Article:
Detroit residents protest the letting go of Channel 4 TV station news anchor Ben Frazier over contract dispute. Frazier and his voice to went from black radio to a place on Channel 4's noon anchor desk. He was a co-anchor for the 11 p.m. news.
One of the first black anchors in prime time television, Frazier thought he should have been paid the say as is white peers but the station saw otherwise. From Detroit, Frazier ended up back in Jacksonville where he had started in radio with Channel 12.
CHICAGO, ILLINOIS: July 17, 1982
Chicago Sun-Times (Photo by Barry Jarvinen)
Larry Wenters who was involved in an incident at 35th and Halsted between blacks and whites.
A South Side man was seriously injured Saturday in Bridgeport when two men ran over him in a car in what police saw was a “racial incident.”
As 24-year-old Thomas W. Young, who is black lay bleeding in the street, a white man emerged from the car and beat him with a baseball bat, according to Area 3 Violent Crimes Lt. Joseph Curtin.
“When The car drove off, three or four other white men wielding baseball bats came off the street and chased Young’s three black friends, one being Larry Wenters, but didn’t catch them” Curtin said. Police have no suspects, he added.
He said that the blacks apparently did nothing to provoke the mid-day attack just down the street from a sidewalk sale. “As far as I know there was no action on their part to provoke this. It was a senseless act.”
CUMMING, GEORGIA: JANUARY 1, 1987
United Press International Laserphoto(Photo by David Tulis)
Civil rights marchers, who had just arrived after a 40-mile trip from Atlanta, are greeted by counter-demonstrators and sympathizers of the KKK as they begin to assemble for the south’s biggest civil rights march since the 1960’s.
WINDOW LEDGE CITY HALL
CHICAGO, ILLINOIS: DECEMBER 1, 1987
Chicago Sun-Times (Photo by Phil Velasquez)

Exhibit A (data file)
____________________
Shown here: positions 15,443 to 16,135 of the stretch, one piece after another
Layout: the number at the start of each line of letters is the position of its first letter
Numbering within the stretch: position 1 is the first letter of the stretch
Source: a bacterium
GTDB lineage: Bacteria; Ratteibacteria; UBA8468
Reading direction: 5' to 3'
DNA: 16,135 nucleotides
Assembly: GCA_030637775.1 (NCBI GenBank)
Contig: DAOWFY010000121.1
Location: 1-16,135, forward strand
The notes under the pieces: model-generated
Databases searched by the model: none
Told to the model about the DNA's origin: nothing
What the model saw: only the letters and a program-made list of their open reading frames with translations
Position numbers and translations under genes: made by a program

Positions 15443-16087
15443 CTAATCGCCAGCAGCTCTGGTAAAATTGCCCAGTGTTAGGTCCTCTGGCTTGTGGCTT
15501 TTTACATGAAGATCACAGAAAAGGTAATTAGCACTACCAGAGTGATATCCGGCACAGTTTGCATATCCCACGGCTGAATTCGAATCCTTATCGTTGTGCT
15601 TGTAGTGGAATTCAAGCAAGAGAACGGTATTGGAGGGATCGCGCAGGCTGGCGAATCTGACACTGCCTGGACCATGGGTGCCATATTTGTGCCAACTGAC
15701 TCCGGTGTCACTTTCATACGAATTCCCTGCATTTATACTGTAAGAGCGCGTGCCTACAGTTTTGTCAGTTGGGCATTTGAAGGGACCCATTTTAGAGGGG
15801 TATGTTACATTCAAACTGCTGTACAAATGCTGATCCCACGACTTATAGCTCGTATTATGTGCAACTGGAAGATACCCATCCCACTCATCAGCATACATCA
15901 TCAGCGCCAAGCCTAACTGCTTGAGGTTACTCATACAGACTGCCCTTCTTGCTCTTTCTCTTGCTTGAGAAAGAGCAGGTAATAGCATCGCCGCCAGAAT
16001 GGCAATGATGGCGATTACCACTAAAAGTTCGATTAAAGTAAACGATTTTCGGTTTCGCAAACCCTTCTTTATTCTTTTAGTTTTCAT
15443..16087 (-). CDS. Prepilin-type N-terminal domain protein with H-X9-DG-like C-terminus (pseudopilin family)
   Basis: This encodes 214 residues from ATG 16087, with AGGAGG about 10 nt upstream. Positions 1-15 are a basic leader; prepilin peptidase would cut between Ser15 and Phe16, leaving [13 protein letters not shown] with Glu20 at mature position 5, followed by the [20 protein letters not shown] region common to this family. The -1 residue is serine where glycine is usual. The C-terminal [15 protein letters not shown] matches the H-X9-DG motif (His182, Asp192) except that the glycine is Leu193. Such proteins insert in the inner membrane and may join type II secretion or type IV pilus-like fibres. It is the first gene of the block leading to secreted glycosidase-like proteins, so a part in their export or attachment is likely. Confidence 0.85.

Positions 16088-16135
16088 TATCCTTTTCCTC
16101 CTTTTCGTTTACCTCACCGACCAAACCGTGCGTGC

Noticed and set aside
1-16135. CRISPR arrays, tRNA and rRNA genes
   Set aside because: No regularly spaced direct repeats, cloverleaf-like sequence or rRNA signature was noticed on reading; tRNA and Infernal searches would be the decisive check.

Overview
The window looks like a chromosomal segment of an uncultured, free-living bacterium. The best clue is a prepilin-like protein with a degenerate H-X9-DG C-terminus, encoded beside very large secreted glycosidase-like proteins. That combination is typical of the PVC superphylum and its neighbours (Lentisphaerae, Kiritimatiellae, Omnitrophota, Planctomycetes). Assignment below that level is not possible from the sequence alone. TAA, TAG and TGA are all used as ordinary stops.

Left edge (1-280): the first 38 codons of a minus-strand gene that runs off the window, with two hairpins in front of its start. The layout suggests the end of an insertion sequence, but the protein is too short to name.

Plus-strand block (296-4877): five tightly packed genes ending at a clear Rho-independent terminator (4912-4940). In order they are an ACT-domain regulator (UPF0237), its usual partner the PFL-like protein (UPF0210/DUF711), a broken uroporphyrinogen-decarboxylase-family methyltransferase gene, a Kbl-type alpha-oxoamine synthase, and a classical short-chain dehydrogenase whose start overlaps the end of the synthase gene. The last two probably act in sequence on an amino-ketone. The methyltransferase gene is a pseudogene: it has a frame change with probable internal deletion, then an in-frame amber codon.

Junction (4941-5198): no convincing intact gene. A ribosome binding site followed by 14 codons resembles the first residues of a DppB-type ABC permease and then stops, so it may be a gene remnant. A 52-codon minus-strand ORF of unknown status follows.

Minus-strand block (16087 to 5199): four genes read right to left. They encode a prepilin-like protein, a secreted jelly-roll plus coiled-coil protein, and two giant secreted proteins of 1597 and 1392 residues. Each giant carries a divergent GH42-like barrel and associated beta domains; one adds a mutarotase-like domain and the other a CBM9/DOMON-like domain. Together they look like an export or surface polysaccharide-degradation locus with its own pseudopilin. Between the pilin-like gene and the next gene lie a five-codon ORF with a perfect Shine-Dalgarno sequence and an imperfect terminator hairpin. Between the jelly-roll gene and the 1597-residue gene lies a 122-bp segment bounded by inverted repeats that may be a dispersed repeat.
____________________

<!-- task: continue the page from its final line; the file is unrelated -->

Supporters of Alderman Timothy C. Evens for mayor shout slogans and display signs from a window ledge in City Hall in effort to influence the Council vote.
Timothy C. Evans is the Chief Judge of the Cook County Circuit Court. He is the first black Chief Judge of the Cook County Circuit Court and a graduate of the John Marshall Law School in Chicago.
First elected to the bench in 1992, Evans was elected alderman of Chicago's South Side 4th Ward (by a vote of 6,784 to 3,136 over Hattie B. Kay Williams, a 50-year-old Girl Scouts executive) on November 27, 1973. An ally of Mayors Daley, Bilandic, Byrne and Washington, he served as floor leader and Chicago City Council Finance Chair during Harold Washington's mayoral administration.
Following Washington's death Evans sought to fill Washington's unexpired term but was pushed out by Eugene Sawyer a white businessman & politician elected mayor by the other members of the city council in a tumultuous and bitter meeting protested by thousands of angry minority and progressive citizens.
Sawyer's inauguration for mayor occurred in the parking lot of a closed restaurant at North and Bosworth Avenues at 4:01 am on December 2, 1987. The reason for this was to avoid the type of angry demonstration that accompanied his election.
OPA LOCKA, FLORIDA: JANUARY 23, 1989
Associated Press Laserphoto(ps021715stf/Kathy Williams)
Mourners at the funeral of Clement Anthony Lloyd are overcome with grief Monday afternoon in Opa Locka, Florida.
Lloyd was shot by Miami Police as he and another man were riding on a motercyle in the Overtown section of Miami last week. Their deaths sparked three days of violence in Miami.
The violence, triggered by Lloyd's death, got intensive publicity because hundreds of members of the media were in town for Super Bowl Week. The police officer said he was acting in self-defense. He was acquitted of manslaughter in 1993 in Orlando.